A Continental breakfast, Fiesta Lunch and afternoon snack will all be provided along with a complete music booklet. Registration for the course is $40. For more information, contact the organizers by email at: music@ihmramona.org or call the parish office at (760) 789-0583. Deadline for registration is November 24th.

Friday, November 7, 2014

The New Evangelization in 3 Ways at Catholic University

Earlier this week I attended a wonderful lecture by Cardinal Müller, the Prefect of the Congregation for the Doctrine of the Faith. It was a rhetorically beautiful lecture in an Augustinian style, repeating important points at intervals, in slightly varied ways, and with a certain development of thought.

My takeaway, based on these repeated points, was as follows:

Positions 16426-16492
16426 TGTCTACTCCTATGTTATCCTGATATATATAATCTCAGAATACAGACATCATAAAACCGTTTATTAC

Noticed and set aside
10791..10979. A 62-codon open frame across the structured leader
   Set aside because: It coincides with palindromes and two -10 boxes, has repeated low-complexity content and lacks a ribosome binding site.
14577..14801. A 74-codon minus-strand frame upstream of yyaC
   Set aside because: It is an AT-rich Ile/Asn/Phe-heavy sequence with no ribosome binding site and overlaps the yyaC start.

• Evangelization should have these four characteristics: it should focus on what is necessary, beautiful, grand, and persuasive. This framework is taken directly from the Holy Father's Apostolic Exhortation Evangelii Gaudium, paragraph 35: "When we adopt a pastoral goal and a missionary style which would actually reach everyone without exception or exclusion, the message has to concentrate on the essentials, on what is most beautiful, most grand, most appealing and at the same time most necessary."
  • The work of the Magisterium should not be seen as extrinsic and above the communion of the faithful, but as one aspect of that communion and within it.
His Eminence also spoke about the centrality of Scripture in the New Evangelization.

As I've mentioned before, there is another, ongoing series of lectures that might interest our readers, and that is the School of Philosophy's annual fall series, which this particular year is devoted to philosophy and music. On a personal level, this series is important to me, not only because it combines two of my dearest interests, but because my undergraduate alma mater is considerably involved. The videos below show the first two lectures. The first is by a fellow alum of St. John's College, who is now on the faculty of CUA's School of Philosophy, and the second is by a faculty member of St. John's.